When it’s their word against yours, medical evidence is what proves you’re not the one lying. Medical evidence is what says that you are in pain, or you are blind, or you are mentally ill. It’s what confirms that you aren’t making things up or exaggerating. It’s what tells the decision maker to believe your evidence over what the Atos assessor said, or simply to believe your evidence at all.
It’s the medical evidence to counter the medical opinion of the Atos assessor. It’s the view from the person who has seen you repeatedly over months and even years; who knows what is medically wrong with you; who knows what that condition is like and what its specific effects on you are, how you respond to it and how it responds to treatment. It’s the evidence that says you have been diagnosed with Crohn’s, which is why you should be believed when you say you’re exhausted and in pain and have incontinence. It’s the evidence that says that whilst you appear normal to the Atos assessor, who doesn’t know you, actually you’re severely schizophrenic and the only reason that you look and sound and even yourself believe that you are okay is that you have recently left hospital after being sectioned to receive treatment.
When the decision maker has to decide how much weight to give your evidence, it is so vital to have expert evidence from someone else. The Atos assessor knows only what you tell them and what he or she observes. That’s hearsay and snap-shot opinion. What your GP, consultant or social worker can do is give their expert opinion – their knowledge based on years of medical training, experience of treating patients in general and experience of treating you in particular. They have the results of multiple examinations and consultations spread over months, not minutes. They have the results of what happens when particular medicine is given or therapy tried.
Medical evidence isn’t everything. Doctors know your medical history, but it has been argued that they do not know your disability because they have not seen you in day-to-day life. Supporting evidence from people who have seen you in day-to-day life – family, friends, colleagues, support workers – is also useful in validating your own appraisal. But then this supporting evidence isn’t everything either. What is needed is all three – your own evidence, evidence from those who know you personally and evidence from those who know you medically.
Government-appointed assessors can’t elicit this medical evidence. It simply isn’t possible for them to get anything more than hearsay evidence and a one-off set of observations. They don’t even have the option to take physical examinations such as blood tests that have to be sent off for the result. A judge ruled recently that Atos physiotherapists are not able to give expert medical evidence on mental health problems, for the simple reason that they are not qualified mental health workers; statements from a physiotherapist in this situation are opinion, not evidence. Expert medical evidence can only come from a medic who has oversight of the claimant.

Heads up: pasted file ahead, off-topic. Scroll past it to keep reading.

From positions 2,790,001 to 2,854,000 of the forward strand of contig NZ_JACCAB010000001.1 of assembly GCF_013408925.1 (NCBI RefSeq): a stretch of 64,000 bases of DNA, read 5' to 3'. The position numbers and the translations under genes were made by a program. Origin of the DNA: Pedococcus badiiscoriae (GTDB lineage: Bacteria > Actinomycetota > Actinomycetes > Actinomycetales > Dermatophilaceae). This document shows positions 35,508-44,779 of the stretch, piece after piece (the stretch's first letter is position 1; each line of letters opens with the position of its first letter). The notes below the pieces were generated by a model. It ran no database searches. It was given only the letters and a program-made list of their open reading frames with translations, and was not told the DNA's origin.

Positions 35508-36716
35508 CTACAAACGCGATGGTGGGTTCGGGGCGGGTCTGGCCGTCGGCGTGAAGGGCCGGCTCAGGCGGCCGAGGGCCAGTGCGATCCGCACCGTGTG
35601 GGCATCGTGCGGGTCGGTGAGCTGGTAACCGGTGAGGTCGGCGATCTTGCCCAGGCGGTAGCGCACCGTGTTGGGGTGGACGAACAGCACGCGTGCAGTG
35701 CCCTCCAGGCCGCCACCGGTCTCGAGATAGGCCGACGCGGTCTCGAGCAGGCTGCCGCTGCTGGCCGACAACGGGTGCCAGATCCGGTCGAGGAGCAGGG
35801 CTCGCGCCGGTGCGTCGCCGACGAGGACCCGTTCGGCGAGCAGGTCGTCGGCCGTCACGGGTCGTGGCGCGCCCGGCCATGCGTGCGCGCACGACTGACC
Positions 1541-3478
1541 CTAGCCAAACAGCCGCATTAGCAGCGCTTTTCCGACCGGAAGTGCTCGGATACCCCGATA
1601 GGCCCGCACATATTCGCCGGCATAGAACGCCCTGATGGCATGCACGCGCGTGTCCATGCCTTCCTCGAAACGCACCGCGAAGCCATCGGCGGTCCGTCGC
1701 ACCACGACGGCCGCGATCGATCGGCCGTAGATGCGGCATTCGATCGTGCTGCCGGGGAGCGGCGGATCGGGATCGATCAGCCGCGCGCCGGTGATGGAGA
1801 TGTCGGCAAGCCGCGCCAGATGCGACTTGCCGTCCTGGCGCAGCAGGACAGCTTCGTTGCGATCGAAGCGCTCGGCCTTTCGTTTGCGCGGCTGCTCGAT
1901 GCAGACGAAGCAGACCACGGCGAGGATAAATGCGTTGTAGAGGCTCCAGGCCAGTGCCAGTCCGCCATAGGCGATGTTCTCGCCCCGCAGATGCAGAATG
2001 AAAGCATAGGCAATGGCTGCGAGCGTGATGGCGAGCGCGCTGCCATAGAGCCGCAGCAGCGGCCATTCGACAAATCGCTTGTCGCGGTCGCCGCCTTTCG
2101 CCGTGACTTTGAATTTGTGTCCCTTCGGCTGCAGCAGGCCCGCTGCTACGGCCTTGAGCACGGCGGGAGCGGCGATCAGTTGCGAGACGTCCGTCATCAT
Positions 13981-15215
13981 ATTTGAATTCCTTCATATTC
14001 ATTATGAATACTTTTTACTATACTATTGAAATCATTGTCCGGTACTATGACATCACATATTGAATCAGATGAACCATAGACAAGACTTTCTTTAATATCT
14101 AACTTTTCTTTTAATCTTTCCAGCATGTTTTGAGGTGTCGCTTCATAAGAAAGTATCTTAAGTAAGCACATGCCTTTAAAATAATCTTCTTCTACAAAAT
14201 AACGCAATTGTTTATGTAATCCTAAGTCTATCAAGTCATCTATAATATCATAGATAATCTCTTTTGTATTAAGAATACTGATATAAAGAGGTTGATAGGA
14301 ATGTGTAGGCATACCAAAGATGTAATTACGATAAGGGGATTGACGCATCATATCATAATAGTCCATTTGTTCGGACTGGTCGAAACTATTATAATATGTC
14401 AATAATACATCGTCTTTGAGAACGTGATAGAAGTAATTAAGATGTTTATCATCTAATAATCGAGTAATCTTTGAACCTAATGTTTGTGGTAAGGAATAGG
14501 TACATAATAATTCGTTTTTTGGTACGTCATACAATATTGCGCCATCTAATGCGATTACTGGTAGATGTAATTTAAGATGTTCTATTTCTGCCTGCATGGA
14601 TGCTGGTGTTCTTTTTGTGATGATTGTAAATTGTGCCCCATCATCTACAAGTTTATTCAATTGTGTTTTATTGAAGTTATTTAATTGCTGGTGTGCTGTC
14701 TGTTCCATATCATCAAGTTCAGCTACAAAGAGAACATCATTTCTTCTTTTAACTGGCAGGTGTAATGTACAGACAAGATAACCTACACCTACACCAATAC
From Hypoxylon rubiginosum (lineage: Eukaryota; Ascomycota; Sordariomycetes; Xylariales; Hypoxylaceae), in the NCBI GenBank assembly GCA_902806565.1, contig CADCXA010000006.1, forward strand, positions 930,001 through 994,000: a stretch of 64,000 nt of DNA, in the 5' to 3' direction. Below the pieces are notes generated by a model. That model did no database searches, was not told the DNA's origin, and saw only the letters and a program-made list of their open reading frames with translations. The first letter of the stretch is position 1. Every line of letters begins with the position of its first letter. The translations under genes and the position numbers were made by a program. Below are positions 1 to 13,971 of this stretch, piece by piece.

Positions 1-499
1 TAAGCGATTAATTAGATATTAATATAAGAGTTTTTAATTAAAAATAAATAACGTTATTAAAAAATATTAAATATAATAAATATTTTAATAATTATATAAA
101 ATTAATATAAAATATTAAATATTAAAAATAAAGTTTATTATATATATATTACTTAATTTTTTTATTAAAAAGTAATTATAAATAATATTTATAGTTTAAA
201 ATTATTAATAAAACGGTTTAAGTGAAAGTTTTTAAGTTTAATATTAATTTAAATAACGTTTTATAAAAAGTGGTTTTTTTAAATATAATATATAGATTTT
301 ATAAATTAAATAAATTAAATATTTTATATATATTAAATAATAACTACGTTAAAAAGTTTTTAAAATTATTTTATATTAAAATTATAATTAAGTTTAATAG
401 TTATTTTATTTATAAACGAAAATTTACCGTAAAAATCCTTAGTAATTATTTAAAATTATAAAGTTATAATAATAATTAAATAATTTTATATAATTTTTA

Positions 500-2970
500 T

Even worse, the reports by Atos assessors are known to be inaccurate with omissions, unfounded claims and incorrect recordings.
We, the sick and disabled, need our doctors to support workers and therapists to stand up for us. We need them to support us be providing the evidence that only they can give. We need them to care for our health, recognising that stress and poverty are only going to hold us back. We need them to stop thinking of our symptoms in isolation and treat all of us. We need them to believe that establishing stability and financial support is as much a part of good healthcare as is prescribing drugs or referring us to consultants.
What we do not need is the DWP telling us to get medical evidence, and our medics refusing to provide it. We do not need medics who say they are too busy to care for us properly, who pretend that medical evidence is not necessary, or who claim that the Jobcentre will pay the fees charged by doctors for medical reports. We do not need medics who will only provide evidence when an Atos assessor or Jobcentre worker asks for it, ignoring the fact that for most Atos assessments this evidence is not requested by the Atos assessor and when it is requested, one quarter of the time medics do not give it. We do not need to be abandoned in a situation where the only medical ‘evidence’ the decision maker receives is the opinion of the assessor, because no official asked for the appropriate evidence from the appropriate medic.
We are facing massive difficulties. Hundreds of thousands of us are affected by the Bedroom Tax, by limiting of ESA to one year, by the 1% uprating, by the change from DLA to PIP and by the loss of social services as well as by all the challenges faced by able-bodied people in a depression. We are losing our homes, losing our health and losing our lives. Please doctors, don’t abandon us now.